Setting up and implementing these protocols is not, for most businesses, a simple task. It will require a dedicated person, preferably with some knowledge of this type of process, to lead the implementation and guide the senior management in their corporate decisions. At this stage, you have different options. You can DIY or outsource your program to a third party that will manage the entire testing process for you.
Finally, you will have to communicate the enhanced screening process you are putting in place with your employees and stakeholders. It is important to communicate this as soon as possible to ensure they understand that you are implementing a process to create a virus-free workplace.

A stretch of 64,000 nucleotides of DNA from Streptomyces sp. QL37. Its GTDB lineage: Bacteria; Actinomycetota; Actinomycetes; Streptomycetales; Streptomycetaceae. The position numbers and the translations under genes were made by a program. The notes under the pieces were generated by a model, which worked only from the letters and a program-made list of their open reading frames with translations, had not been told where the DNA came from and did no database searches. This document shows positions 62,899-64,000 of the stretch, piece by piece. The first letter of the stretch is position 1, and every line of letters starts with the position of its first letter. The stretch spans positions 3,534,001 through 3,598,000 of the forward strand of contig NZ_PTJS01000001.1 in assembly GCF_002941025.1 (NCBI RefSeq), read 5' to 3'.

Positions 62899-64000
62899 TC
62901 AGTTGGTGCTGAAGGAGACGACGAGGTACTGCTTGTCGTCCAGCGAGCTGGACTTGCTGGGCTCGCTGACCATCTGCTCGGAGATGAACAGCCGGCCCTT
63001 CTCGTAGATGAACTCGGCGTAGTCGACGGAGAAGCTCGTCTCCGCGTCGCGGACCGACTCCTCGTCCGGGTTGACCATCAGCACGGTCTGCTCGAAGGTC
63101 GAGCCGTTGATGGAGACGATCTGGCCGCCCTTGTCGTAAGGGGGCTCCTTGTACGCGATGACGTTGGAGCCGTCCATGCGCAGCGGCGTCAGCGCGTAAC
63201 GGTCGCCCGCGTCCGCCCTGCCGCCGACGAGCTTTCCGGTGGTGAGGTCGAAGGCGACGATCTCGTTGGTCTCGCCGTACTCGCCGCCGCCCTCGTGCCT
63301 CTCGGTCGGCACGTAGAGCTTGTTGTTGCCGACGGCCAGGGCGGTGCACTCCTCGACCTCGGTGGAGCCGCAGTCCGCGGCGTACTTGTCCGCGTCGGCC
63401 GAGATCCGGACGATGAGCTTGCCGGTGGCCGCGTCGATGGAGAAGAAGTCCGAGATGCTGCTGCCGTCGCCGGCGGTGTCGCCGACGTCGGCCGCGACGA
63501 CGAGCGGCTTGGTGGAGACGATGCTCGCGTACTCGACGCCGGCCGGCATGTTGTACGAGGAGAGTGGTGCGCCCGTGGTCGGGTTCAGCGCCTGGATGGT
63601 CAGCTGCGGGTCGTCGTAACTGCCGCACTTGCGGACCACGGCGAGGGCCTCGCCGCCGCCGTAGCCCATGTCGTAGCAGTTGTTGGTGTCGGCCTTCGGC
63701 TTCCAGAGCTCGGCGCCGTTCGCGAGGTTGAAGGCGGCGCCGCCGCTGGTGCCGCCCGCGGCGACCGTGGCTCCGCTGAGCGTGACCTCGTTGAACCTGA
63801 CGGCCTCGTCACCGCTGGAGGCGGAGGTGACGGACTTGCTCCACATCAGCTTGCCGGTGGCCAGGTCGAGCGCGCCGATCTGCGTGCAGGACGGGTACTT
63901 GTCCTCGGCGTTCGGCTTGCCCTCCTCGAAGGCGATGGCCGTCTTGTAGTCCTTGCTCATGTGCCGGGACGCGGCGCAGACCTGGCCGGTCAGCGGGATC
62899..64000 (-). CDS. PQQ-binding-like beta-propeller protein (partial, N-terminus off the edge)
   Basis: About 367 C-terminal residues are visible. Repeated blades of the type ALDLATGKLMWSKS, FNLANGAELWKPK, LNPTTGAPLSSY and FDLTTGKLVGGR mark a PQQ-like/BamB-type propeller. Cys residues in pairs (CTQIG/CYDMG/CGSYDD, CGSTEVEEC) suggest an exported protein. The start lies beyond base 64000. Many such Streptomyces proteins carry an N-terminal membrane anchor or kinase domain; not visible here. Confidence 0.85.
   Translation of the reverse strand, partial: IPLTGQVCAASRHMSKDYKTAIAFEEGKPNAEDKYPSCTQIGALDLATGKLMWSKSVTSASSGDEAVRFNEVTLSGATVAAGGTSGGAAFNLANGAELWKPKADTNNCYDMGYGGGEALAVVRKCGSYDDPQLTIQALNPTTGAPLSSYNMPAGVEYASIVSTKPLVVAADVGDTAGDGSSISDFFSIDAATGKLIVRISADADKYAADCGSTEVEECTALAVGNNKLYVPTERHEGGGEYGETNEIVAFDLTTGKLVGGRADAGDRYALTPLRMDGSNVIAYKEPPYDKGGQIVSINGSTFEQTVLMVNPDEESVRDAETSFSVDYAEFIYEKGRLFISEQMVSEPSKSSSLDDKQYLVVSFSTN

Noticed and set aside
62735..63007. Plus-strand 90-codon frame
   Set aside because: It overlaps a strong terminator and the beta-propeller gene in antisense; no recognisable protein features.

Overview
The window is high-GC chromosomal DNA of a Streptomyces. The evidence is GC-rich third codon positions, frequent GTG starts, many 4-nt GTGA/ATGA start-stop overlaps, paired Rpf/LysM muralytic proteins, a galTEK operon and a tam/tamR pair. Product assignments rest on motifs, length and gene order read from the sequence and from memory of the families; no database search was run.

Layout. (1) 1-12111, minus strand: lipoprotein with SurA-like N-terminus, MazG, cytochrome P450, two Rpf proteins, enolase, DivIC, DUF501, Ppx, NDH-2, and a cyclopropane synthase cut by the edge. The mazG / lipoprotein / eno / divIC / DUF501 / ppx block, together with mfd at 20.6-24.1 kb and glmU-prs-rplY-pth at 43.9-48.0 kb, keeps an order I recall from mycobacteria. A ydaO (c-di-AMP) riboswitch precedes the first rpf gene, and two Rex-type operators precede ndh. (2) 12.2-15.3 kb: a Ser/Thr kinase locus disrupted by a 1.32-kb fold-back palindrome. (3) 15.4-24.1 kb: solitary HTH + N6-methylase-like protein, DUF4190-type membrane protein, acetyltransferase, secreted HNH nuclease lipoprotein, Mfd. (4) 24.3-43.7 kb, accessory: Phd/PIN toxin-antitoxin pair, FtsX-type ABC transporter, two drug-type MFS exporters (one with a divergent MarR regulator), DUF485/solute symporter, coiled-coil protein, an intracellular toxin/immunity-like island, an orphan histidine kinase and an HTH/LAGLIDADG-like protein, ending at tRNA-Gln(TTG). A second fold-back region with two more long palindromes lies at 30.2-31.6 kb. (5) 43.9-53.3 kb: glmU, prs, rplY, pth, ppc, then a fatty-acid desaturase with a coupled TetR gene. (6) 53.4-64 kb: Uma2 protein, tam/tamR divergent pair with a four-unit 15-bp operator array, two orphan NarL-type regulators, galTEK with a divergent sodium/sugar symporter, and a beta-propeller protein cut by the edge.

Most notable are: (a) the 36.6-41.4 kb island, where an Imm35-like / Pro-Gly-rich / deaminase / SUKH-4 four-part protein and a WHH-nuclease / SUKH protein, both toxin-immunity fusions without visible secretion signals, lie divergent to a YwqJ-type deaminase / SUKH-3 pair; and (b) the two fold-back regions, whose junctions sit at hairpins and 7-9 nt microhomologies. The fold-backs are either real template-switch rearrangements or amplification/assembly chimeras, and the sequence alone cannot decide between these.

All the stakeholders and the senior leadership team must understand that the testing process involving an RT-PCR mobile unit is just one more tool in your screening process to ensure a virus-free environment. Having an RT-PCR device at your site does not mean that you can let your guard down on the other important pieces of the screening and cleaning/disinfecting strategy that you have in place.
A Virus-Free Environment
As mentioned earlier, this is not an easy process to put in place. However, it is very rewarding to see all the pieces of your screening and cleaning/disinfecting strategy working together seamlessly to prevent positive cases at your workplace.
How do we know it is so rewarding? Because we have helped many companies achieve their goal of implementing a world-class screening process, and we see how rewarding it has been for them to give their employees a safe environment to work in and peace of mind.